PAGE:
4. 4. U.C Paltasingh, S.K. Sahoo, P.R. Dash, K.C. Nayak, S. Potnuru / International Journal of Engineering Research and Applications (IJERA) ISSN: 2248-9622 www.ijera.com Vol. 3, Issue 4, Jul-Aug 2013, pp.1265-1271 1268 | P a g e (a) Strain-effective (b) Stress- effective (c) Stress-mean (d) Total velocity Figure 7. Stress, strain and total velocity of hexagonal headed with round shaft. Three dimensional distributions of stress, strain and total velocity are shown in Fig. 7. From the said distribution, it has been observed that the maximum effective stress, strain and mean stresses are at the corner of die cavity (both bottom and top). In finite element analysis, the distribution of total velocity shows the flow direction for nodal point of each discretizes tetrahedral elements. In experimental it’s the velocity of metal flow. 5.2 Comparison of results 5.2.1 Lateral extruded shapes Simulation and experimental shapes of lateral extrusion are shown in Fig. 8. Shapes from proposed model are qualitatively agreed with that from the experiments. (a)Length of side=21mm and thickness, t= 10,15 and 20mm. (b)Length of side=26mm and thickness, t= 10,15 and 20mm. (c)Length of side=31mm and thickness, t= 10, 15 and 20mm Figure 8. Comparisons of simulation and experimental extruded product. 5.2.2 Variations in forming load with punch movement Referring to Fig. 9, it is seen that a typical diagram consists of three principal stages namely: (i) the initial compression stage in which the load gradually increases and reaches a peak value, (ii) a steady-state stage in which the load remains almost constant, and (iii) the unsteady-state stage in which there is a steep rise. The constant in load in the steady-state stage is due to the fact that actual extrusion takes place during this stage and there is an increase of load due to increase of frictional spread area. This process continues till the metal touches the outer boundary. It is observed that the peak loads of initial stage for simulation is more than the experimental value in each case.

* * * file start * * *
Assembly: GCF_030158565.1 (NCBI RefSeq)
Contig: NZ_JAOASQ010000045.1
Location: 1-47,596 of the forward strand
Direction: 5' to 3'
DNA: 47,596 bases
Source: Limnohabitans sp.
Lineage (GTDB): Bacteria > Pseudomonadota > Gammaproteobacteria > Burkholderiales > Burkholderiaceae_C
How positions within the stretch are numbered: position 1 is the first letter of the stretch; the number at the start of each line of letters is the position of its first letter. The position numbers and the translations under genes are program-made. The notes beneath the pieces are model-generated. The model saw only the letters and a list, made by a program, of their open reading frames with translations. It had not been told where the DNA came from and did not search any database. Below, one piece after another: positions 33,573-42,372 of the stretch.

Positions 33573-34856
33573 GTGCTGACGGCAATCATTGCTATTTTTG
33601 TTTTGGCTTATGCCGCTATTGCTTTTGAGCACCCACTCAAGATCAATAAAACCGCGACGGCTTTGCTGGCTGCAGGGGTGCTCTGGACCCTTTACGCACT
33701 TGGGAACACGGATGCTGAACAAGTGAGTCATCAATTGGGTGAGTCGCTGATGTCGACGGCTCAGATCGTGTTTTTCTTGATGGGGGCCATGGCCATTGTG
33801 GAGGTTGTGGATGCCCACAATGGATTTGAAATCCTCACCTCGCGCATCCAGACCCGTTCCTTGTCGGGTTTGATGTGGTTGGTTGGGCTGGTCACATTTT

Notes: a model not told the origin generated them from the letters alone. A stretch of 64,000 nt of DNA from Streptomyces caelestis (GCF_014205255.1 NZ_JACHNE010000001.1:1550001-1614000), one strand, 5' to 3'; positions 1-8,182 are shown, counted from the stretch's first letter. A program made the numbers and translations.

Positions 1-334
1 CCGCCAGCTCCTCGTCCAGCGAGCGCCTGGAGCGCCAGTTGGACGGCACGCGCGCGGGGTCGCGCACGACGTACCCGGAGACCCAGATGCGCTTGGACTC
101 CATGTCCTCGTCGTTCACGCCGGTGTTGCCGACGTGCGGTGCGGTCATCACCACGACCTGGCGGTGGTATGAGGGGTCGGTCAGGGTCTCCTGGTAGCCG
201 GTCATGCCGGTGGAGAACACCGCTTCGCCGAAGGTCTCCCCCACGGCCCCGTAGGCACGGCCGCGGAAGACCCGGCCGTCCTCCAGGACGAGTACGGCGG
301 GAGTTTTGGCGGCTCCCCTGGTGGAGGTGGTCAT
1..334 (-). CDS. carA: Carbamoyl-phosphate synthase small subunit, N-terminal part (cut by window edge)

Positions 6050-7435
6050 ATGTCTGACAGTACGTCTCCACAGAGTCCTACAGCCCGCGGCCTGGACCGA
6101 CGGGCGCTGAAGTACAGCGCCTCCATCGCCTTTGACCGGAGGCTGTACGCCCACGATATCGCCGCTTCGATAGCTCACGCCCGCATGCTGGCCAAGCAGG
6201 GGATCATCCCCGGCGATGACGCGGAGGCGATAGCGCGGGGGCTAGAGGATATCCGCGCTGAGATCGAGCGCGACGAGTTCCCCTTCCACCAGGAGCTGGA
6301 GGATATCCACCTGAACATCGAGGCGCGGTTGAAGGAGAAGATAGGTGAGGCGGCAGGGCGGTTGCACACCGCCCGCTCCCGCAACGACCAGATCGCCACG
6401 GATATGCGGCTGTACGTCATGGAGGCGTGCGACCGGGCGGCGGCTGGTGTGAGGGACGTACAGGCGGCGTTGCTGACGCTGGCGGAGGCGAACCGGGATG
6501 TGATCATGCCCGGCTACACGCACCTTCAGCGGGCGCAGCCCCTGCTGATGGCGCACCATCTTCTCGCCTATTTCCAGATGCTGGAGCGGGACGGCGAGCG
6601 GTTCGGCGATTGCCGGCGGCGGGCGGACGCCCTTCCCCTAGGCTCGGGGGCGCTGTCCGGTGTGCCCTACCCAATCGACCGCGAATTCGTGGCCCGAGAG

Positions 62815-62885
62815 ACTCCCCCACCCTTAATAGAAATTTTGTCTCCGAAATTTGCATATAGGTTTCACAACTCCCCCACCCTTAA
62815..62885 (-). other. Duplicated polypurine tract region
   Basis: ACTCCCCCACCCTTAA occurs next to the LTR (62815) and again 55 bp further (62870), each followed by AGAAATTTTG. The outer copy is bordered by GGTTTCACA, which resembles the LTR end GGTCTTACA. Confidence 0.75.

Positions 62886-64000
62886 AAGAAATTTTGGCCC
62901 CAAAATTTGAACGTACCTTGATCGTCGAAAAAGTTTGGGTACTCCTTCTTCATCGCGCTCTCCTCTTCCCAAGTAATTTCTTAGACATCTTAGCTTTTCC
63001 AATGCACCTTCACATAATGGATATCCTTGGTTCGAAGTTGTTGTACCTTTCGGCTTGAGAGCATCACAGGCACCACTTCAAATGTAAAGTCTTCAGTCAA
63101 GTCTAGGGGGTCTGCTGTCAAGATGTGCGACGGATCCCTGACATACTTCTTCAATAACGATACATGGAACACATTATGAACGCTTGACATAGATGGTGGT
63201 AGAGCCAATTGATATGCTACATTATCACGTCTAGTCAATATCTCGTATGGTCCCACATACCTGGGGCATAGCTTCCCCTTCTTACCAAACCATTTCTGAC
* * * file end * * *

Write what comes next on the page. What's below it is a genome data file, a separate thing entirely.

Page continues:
5. 5. U.C Paltasingh, S.K. Sahoo, P.R. Dash, K.C. Nayak, S. Potnuru / International Journal of Engineering Research and Applications (IJERA) ISSN: 2248-9622 www.ijera.com Vol. 3, Issue 4, Jul-Aug 2013, pp.1265-1271 1269 | P a g e (a) Variation of punch load for 21 mm side of hexagonal head. (b) Variation of punch load for 26 mm side of hexagonal head (c) Variation of punch load for 31 mm side of hexagonal head. Figure 9. Variation of punch loads for different die geometry The experimental initial compression load increases with decreases in thickness of die head but it remains constant in case of simulation. This may be due to the redundant work carried out in the actual process. Further comparing the simulation and experiment, it is also observed that for the last stage corner filling of the die, more punch load is required as die thickness increases. It may be due to the more load requirement as the metal flow path gets elongated. It is observed that the peak load variations between experiments and FE simulation lies within 7% and the peak load increases with increase in the volume of the die geometry as shown in Table 2. In each case, it is also found that the peak load in FE simulation is more than the experimental value. Table 2 Comparison of Forming loads for different die geometry. Hexagonal Head Die cross- section, mm2 Thickness (t), mm Simulation Load (kN) Experimental Load (kN) % Error 190.96 10 179.3 168.3 6.1 190.96 15 188.7 173.95 7.8 190.96 20 198.63 186.85 5.9 292.72 10 176.29 165.4 6.1 292.72 15 195.06 184.72 5.3 292.72 20 207.1 198.5 4.2 416.12 10 188.37 176.5 6.3 416.12 15 205.67 193.25 6.03 416.12 20 212.29 203.66 4.06 5.2.3 Progressive change in shape and Material flow patterns Progressive change in shape of extruded product at different punch movement for both simulation and experimental are shown in Fig. 10. As an illustration, Fig. 11 shows the photograph of the flow pattern for a lateral extrusion of hexagon section at different punch movement for both in FEM analysis and experimental investigation. The gridlines distortion indicates that the process utilizes the maximum amount of redundant work to create the extruded product. It is also clarified that the corner filling takes place first at the bottom of the die during the steady state and then the flow proceeds towards the top corners of the die. Figure 10. Die filling at different punch movement